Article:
Penn State reported revenue of $116.1 million to the U.S. Department of Education for the 2010-11 year. Because many of Penn State’s revenue streams are guaranteed over multiple years, industry analysts don’t expect the school to take a major hit all at once. Learfield’s payments are guaranteed, as are the school’s revenue from Big Ten TV contracts and the Big Ten Network, which is projected to be about $21 million this season.
Industry sources say that multimedia rights contracts like Learfield’s typically contain specific language that protects both sides in case of material changes to the client, the rights holder or the overall value proposition. The clause is invoked so rarely that industry insiders couldn’t remember the last time it was acted upon.
Insiders said more and more companies are seeking similar language in their school sponsorships. “Typically, multimedia contracts have language that affords monetary relief if substantial revenues are lost as a direct result of a major change in circumstances, including a crisis that impacts their ability to generate revenue using the brand,” Schemmel said.
IMG College’s ticket division is another Penn State business partner. The company struck the deal in September. That deal puts IMG College in charge of ticket sales and marketing to athletic events.
These ticketing arrangements usually include a revenue-share agreement with the school, based on new tickets sold.
Another IMG College division, Collegiate Licensing Co., represents Penn State’s marks.
On the facility front, Penn State has been in the process of selecting a company to install new video boards in each end zone of the football stadium. Scoreboard maker Mitsubishi Electric and software company ANC Sports produced the new video boards inside Penn State’s basketball arena, Bryce Jordan Center, but the school has not announced the vendors for the football project.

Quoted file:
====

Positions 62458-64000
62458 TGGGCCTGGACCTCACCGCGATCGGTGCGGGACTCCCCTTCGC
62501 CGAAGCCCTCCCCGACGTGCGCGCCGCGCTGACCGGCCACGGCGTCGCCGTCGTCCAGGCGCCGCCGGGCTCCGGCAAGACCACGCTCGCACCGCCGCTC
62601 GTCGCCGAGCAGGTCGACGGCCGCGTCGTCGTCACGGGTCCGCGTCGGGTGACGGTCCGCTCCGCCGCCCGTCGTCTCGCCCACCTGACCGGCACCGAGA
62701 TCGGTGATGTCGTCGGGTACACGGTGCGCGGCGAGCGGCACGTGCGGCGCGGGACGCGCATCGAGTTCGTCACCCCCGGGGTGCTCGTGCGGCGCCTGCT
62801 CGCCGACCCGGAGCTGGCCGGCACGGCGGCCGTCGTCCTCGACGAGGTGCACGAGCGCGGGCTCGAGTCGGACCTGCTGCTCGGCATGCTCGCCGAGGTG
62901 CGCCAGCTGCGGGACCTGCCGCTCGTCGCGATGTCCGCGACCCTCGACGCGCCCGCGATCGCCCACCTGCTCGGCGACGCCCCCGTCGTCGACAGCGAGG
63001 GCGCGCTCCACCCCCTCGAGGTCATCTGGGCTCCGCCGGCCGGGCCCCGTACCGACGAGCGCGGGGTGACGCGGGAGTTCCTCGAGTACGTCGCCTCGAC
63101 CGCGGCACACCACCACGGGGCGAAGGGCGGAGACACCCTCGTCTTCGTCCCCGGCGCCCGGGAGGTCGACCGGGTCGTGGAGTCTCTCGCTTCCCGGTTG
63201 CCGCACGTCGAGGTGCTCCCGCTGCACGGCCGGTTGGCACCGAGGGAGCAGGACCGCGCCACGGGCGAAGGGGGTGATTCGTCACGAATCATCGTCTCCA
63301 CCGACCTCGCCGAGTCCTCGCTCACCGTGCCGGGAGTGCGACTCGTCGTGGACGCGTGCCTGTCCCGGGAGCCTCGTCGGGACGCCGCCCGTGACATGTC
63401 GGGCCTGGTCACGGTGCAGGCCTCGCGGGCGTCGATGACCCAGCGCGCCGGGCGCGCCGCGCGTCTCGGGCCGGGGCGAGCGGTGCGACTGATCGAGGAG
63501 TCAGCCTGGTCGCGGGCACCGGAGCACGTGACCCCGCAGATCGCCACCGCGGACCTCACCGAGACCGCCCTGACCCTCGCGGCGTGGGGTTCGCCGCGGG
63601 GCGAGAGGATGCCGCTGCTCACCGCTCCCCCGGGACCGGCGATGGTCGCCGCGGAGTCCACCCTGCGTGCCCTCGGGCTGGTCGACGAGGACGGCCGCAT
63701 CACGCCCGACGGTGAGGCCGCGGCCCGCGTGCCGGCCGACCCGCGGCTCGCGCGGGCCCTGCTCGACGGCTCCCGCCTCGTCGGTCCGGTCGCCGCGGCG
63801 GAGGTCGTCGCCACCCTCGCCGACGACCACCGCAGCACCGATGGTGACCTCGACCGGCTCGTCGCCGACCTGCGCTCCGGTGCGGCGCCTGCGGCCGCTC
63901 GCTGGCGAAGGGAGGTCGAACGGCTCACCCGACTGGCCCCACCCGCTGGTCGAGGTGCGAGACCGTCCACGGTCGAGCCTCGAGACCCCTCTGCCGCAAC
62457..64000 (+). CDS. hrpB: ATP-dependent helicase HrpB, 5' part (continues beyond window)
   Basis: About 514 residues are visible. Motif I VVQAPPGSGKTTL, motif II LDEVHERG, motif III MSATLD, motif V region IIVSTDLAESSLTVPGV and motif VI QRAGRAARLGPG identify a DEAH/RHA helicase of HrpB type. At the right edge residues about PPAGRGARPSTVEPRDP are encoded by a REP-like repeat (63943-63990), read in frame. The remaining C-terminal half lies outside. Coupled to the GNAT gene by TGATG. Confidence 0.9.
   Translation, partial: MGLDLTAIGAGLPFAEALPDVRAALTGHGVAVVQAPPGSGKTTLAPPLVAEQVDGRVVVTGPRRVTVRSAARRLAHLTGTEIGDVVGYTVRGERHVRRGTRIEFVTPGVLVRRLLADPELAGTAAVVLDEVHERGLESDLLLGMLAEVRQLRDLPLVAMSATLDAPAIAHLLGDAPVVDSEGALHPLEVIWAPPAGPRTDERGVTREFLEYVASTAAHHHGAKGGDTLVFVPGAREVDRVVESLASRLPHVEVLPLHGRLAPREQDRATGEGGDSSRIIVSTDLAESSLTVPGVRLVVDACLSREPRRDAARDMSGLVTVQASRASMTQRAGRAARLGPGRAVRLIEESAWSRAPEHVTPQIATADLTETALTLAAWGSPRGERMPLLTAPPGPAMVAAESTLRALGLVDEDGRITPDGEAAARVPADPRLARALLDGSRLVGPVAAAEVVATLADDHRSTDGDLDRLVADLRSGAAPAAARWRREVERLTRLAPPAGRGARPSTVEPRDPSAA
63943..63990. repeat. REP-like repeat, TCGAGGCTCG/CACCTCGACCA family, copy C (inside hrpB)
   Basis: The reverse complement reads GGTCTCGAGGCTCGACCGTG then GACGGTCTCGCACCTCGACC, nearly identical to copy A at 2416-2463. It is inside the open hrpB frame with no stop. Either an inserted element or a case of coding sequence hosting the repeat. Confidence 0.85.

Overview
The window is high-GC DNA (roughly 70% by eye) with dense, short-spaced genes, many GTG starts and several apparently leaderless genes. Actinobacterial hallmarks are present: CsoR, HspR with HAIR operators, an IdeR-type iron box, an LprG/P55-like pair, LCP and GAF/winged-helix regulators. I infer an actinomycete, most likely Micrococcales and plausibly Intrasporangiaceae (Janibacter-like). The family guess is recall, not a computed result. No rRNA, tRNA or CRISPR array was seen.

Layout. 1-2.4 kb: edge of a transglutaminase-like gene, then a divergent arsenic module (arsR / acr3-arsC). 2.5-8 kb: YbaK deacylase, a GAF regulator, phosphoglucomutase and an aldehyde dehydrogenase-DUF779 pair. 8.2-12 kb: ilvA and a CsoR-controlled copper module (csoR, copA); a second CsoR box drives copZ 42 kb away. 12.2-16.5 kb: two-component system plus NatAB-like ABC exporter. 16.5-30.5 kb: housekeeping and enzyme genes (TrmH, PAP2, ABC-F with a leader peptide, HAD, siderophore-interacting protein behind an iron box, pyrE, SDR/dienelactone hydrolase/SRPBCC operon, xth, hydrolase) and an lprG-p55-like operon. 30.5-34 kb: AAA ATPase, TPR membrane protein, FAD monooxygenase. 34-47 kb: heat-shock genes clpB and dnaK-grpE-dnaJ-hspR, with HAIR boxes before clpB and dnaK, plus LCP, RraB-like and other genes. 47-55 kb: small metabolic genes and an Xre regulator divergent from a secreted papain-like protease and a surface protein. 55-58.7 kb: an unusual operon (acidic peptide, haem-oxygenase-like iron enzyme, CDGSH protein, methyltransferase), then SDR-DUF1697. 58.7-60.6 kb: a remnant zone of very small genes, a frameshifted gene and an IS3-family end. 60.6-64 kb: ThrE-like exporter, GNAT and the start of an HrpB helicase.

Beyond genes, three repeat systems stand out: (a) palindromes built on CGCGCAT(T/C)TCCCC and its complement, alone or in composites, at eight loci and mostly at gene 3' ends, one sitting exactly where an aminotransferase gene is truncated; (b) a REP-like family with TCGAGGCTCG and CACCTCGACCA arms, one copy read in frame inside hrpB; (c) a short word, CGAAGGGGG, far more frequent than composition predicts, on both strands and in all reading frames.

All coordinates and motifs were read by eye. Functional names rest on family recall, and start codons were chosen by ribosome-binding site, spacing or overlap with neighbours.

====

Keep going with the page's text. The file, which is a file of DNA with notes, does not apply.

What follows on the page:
There already has been some movement on the sponsor front. Sherwin-Williams’ sponsorship puts the company logo on the Penn State backdrop during news conferences. Those logos were missing during press conferences after the scandal hit.
The sponsors page on the official Penn State athletic website, gopsusports.com, which in the past has featured Chevrolet, PNC Financial, John Deere, Safeco Insurance, Pepsi and United Healthcare, also was removed in the hours after the scandal broke. A separate page, however, continues to detail promotions by Subway, Pizza Hut, American Red Cross, local grocers and car dealers, and others. Nike supplies the school’s uniforms and apparel.
“As a brand, you have to understand all the media attention that’s coming from this, and that it’s not going to reflect the best light,” said Bryce Townsend, CEO of marketing consultancy GroupM ESP. “But that’s specific to Penn State and that shouldn’t be an indictment of the entire college space.”
Townsend anticipates that the value of Penn State’s brand might suffer in the short term, but it will recover in the long term.
“This is a very resilient space because of the loyalty and passion of the fans and alumni,” he said.